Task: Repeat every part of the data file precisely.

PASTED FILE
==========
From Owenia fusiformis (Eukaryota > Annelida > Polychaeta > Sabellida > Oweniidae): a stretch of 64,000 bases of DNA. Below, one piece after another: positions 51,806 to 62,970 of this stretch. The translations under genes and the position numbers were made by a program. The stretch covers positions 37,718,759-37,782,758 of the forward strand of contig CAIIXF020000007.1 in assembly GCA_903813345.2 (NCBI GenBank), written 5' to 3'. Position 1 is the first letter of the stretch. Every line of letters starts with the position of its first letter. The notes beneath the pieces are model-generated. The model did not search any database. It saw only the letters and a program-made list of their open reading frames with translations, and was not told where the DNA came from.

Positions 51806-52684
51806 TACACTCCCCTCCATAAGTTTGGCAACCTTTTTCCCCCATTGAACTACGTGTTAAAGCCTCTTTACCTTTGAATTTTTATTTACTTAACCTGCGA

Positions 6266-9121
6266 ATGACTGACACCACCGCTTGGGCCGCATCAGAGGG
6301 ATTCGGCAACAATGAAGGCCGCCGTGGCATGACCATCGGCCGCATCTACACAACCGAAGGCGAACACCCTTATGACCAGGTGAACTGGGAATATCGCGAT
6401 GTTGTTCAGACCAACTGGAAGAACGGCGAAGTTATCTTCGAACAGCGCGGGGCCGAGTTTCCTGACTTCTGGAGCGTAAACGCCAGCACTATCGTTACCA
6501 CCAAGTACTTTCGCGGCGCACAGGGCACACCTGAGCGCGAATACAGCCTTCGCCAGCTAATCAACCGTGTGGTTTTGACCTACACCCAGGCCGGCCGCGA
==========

From Owenia fusiformis (Eukaryota > Annelida > Polychaeta > Sabellida > Oweniidae): a stretch of 64,000 bases of DNA. Below, one piece after another: positions 51,806 to 62,970 of this stretch. The translations under genes and the position numbers were made by a program. The stretch covers positions 37,718,759-37,782,758 of the forward strand of contig CAIIXF020000007.1 in assembly GCA_903813345.2 (NCBI GenBank), written 5' to 3'. Position 1 is the first letter of the stretch. Every line of letters starts with the position of its first letter. The notes beneath the pieces are model-generated. The model did not search any database. It saw only the letters and a program-made list of their open reading frames with translations, and was not told where the DNA came from.

Positions 51806-52684
51806 TACACTCCCCTCCATAAGTTTGGCAACCTTTTTCCCCCATTGAACTACGTGTTAAAGCCTCTTTACCTTTGAATTTTTATTTACTTAACCTGCGA

Positions 6266-9121
6266 ATGACTGACACCACCGCTTGGGCCGCATCAGAGGG
6301 ATTCGGCAACAATGAAGGCCGCCGTGGCATGACCATCGGCCGCATCTACACAACCGAAGGCGAACACCCTTATGACCAGGTGAACTGGGAATATCGCGAT
6401 GTTGTTCAGACCAACTGGAAGAACGGCGAAGTTATCTTCGAACAGCGCGGGGCCGAGTTTCCTGACTTCTGGAGCGTAAACGCCAGCACTATCGTTACCA
6501 CCAAGTACTTTCGCGGCGCACAGGGCACACCTGAGCGCGAATACAGCCTTCGCCAGCTAATCAACCGTGTGGTTTTGACCTACACCCAGGCCGGCCGCGA